Extrusion Edge Cases

From Web3D.org
Revision as of 08:18, 28 October 2015 by Walroy (Talk | contribs) (Problem issues)

Jump to: navigation, search

The Extrusion node specification has ambiguities [1]

This wiki page supports discussion on the x3d-public mailing list regarding Extrusion specification edge cases that make consistent modeling difficult.

Problem issues

Coincident Spine Points

So, extrusions. A spine and a cross-section. An algorithm to build a spine-aligned cross-section plane (SCP) at every point of the spine. Here's where the questions start.

Under "Special cases", there's a line: "If two points are coincident, they both have the same SCP." That means to me that coincident spine points are legal under the spec. The potential for that renders some statements from the previous portion of the spec potentially ill defined. Specifically:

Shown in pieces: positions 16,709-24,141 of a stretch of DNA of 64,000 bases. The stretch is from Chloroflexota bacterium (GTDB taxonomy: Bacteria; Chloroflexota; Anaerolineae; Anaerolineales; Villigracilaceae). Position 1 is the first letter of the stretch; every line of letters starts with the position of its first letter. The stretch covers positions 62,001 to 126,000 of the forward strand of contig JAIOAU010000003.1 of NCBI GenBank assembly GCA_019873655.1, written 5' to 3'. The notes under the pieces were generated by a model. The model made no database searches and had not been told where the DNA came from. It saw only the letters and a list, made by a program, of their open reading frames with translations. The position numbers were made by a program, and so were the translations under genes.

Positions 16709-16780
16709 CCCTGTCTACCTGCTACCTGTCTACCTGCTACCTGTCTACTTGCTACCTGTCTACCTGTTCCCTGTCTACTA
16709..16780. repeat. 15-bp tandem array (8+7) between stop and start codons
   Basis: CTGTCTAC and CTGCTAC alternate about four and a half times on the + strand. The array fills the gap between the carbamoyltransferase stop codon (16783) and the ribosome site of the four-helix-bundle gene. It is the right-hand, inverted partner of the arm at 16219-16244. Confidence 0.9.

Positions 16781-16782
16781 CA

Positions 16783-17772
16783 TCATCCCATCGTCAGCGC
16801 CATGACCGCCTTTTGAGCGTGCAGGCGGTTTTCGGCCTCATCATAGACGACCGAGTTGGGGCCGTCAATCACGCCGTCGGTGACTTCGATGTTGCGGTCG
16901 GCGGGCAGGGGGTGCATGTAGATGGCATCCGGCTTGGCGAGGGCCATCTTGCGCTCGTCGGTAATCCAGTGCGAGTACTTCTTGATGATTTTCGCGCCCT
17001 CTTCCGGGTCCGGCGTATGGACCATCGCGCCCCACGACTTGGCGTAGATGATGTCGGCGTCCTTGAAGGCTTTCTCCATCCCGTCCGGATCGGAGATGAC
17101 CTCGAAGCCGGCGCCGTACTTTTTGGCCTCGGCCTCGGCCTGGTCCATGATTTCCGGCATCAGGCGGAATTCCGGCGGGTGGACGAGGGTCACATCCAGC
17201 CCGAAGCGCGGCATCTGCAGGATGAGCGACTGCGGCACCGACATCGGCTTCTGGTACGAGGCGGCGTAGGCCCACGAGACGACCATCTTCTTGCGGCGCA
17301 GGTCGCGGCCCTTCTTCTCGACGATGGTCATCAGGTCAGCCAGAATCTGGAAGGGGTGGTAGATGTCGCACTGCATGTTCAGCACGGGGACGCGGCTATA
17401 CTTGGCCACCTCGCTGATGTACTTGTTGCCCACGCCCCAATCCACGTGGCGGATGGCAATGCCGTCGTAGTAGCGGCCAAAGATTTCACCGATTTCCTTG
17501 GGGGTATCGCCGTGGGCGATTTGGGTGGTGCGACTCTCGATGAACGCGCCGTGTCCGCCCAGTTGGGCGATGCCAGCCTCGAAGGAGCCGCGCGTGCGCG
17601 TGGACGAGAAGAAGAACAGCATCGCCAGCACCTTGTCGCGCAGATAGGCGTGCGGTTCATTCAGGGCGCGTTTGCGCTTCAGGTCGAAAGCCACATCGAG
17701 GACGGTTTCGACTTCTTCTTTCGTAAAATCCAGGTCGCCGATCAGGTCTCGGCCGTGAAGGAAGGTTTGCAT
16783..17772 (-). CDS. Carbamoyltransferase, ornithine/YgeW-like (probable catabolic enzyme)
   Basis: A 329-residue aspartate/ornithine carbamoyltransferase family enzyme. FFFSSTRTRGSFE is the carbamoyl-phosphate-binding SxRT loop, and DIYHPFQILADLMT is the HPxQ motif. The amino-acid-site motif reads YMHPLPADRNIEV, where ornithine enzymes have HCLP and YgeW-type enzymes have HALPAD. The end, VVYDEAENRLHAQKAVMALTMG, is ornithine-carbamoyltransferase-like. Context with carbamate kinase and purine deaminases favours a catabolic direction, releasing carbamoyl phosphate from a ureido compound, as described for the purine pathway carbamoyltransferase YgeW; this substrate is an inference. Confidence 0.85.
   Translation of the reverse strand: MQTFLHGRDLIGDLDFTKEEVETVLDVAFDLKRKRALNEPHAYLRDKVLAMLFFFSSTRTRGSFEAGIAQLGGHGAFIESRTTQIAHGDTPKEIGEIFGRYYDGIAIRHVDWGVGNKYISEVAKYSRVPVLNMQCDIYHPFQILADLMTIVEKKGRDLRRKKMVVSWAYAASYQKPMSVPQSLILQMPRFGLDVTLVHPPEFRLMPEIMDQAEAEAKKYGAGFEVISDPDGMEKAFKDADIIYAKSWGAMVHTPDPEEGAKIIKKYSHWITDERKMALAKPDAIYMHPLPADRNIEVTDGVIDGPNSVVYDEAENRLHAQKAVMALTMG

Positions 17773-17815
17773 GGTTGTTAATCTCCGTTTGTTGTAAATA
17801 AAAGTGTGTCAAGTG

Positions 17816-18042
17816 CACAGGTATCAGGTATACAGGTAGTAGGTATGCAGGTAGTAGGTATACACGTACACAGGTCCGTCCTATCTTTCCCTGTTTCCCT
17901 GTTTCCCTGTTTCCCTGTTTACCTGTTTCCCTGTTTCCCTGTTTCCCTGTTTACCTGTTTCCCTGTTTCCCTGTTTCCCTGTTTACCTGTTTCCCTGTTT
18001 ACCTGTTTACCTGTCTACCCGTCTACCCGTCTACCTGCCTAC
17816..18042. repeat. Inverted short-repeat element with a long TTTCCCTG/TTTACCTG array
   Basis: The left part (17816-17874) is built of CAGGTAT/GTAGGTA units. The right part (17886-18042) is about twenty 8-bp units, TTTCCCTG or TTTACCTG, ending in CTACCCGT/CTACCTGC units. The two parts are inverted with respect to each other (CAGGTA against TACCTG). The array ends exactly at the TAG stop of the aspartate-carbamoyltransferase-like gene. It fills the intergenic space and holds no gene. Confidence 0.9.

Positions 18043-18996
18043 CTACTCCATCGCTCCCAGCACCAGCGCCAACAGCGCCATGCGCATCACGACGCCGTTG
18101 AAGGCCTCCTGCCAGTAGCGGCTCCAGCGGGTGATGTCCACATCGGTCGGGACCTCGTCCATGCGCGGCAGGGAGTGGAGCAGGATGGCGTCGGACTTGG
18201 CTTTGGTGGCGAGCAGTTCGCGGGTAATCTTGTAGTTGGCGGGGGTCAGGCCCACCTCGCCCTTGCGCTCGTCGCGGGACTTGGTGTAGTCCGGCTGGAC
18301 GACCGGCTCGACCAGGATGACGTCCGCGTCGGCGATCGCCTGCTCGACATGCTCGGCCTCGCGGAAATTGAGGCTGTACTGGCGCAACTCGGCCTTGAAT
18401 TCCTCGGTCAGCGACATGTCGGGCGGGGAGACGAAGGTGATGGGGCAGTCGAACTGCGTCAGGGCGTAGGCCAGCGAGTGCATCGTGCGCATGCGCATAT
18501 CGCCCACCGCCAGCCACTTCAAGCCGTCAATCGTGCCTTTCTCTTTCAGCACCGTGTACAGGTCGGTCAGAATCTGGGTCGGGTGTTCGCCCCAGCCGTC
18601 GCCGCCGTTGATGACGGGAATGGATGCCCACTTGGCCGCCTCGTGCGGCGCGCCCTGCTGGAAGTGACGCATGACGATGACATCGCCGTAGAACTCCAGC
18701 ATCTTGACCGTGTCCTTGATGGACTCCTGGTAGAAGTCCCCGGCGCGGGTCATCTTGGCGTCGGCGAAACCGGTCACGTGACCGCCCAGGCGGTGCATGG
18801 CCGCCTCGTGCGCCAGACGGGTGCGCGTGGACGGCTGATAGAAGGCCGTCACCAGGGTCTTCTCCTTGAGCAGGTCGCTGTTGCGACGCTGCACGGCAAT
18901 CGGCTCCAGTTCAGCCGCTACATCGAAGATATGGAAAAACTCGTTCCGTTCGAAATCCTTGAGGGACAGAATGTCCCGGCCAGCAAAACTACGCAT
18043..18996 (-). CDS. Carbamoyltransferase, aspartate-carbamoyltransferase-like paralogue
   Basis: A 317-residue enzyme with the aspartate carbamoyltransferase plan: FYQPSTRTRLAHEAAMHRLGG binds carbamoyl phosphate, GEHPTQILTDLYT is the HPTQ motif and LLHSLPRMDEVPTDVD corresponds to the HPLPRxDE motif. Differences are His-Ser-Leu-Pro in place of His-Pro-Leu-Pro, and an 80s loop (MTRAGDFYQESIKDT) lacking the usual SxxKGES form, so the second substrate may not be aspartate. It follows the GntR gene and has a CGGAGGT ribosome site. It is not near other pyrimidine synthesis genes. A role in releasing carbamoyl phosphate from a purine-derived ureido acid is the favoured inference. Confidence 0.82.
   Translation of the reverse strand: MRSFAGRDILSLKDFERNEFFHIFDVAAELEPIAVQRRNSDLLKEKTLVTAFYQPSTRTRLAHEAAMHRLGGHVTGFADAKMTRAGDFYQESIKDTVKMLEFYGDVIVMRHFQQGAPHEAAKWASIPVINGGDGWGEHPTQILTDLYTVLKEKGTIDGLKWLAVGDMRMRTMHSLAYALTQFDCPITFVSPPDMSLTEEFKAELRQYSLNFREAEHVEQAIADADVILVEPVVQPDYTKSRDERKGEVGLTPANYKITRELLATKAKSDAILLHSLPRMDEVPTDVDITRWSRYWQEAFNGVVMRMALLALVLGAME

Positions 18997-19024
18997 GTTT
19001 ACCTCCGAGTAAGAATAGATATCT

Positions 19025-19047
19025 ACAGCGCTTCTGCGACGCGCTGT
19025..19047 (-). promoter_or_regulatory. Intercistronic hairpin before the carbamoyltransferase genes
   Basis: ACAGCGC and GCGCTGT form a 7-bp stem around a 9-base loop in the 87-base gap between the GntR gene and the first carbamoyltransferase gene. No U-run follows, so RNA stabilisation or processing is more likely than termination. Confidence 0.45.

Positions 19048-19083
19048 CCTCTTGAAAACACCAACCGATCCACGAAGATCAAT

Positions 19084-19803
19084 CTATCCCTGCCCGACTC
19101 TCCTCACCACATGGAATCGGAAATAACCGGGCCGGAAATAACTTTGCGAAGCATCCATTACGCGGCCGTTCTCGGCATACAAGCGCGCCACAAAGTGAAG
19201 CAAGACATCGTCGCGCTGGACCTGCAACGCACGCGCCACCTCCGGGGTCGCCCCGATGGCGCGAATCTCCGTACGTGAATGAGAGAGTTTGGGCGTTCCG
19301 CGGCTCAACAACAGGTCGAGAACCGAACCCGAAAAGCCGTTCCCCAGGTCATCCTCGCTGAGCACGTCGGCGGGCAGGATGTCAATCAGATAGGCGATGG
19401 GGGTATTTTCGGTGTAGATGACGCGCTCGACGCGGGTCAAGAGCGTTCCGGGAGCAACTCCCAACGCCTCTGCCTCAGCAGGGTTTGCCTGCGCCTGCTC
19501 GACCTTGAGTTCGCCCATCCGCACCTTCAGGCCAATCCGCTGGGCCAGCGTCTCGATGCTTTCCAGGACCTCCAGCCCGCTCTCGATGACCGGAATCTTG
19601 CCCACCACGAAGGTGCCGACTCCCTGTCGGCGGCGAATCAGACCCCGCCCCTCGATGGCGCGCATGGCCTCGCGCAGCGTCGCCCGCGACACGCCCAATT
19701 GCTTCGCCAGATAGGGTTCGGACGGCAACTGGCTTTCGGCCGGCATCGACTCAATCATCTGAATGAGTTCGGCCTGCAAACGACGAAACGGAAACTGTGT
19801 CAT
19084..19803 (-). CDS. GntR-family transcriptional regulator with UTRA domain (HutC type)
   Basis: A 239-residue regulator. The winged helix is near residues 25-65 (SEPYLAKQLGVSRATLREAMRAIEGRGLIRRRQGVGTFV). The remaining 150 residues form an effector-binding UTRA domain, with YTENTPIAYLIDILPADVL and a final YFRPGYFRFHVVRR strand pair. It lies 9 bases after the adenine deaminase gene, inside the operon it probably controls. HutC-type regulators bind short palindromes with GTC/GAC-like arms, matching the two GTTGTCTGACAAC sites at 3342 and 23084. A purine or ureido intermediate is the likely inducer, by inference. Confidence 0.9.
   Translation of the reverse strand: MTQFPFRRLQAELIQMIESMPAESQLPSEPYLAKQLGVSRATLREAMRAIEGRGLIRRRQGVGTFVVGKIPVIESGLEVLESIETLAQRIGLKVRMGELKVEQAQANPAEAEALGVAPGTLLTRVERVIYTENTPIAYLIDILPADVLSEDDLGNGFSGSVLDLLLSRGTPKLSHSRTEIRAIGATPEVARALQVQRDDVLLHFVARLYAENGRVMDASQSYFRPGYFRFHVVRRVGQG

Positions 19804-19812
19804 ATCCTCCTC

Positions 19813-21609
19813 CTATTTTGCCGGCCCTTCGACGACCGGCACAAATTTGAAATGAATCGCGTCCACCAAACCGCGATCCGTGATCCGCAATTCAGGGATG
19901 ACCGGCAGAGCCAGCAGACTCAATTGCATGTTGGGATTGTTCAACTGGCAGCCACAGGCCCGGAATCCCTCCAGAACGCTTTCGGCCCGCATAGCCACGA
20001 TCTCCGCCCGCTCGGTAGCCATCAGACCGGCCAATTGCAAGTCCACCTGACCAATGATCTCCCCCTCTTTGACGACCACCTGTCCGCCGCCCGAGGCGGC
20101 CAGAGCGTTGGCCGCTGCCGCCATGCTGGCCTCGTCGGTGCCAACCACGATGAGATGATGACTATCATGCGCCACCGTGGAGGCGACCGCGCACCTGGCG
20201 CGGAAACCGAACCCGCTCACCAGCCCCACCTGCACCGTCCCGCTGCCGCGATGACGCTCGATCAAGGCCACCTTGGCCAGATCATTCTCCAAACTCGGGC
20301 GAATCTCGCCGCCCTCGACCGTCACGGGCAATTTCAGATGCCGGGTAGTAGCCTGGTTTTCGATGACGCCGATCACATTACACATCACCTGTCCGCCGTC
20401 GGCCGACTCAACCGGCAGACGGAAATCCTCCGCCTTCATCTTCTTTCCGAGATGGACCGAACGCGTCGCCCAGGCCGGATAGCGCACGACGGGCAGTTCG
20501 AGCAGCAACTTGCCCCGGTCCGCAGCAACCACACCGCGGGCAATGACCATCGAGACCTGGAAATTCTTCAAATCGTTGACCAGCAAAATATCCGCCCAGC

1. The algorithm for generating Y for the SCP is ill defined if three spine points in a row are coincident. In the spirit of the spec, reusing the last value of Y makes sense, but the spec doesn't say so.

2. The algorithm for generating Y for the SCP at the first point of an open spine is ill defined if the first two spine points are coincident. Similarly, one may employ look-ahead to the first non-null spine segment, but the spec doesn't say so.

3. The wording for generating the first (and only) SCP for collinear spines is unclear; specifically, "rotation along the axis" is a funny notion. I can imagine a translation along the axis and a rotation around an axis, but not a "rotation along something". Here's how I understand it: you calculate a rotation that takes the vector (0,1,0) to the spine direction vector (the first nonnull spine segment), then you apply the same rotation to the vector (0,0,1), and that's the Z for the SCP. Notably, that's *not* how the popular X3DOM implementation treats those cases.

4. If the above interpretation is right, the algorithm is ill defined if the spine goes in the negative Y direction. The rotation between (0,1,0) and (0,-1,0) is not uniquely defined, and the resultant SCP Z can be anywhere in the XZ plane.

Possible solutions

Resolved issues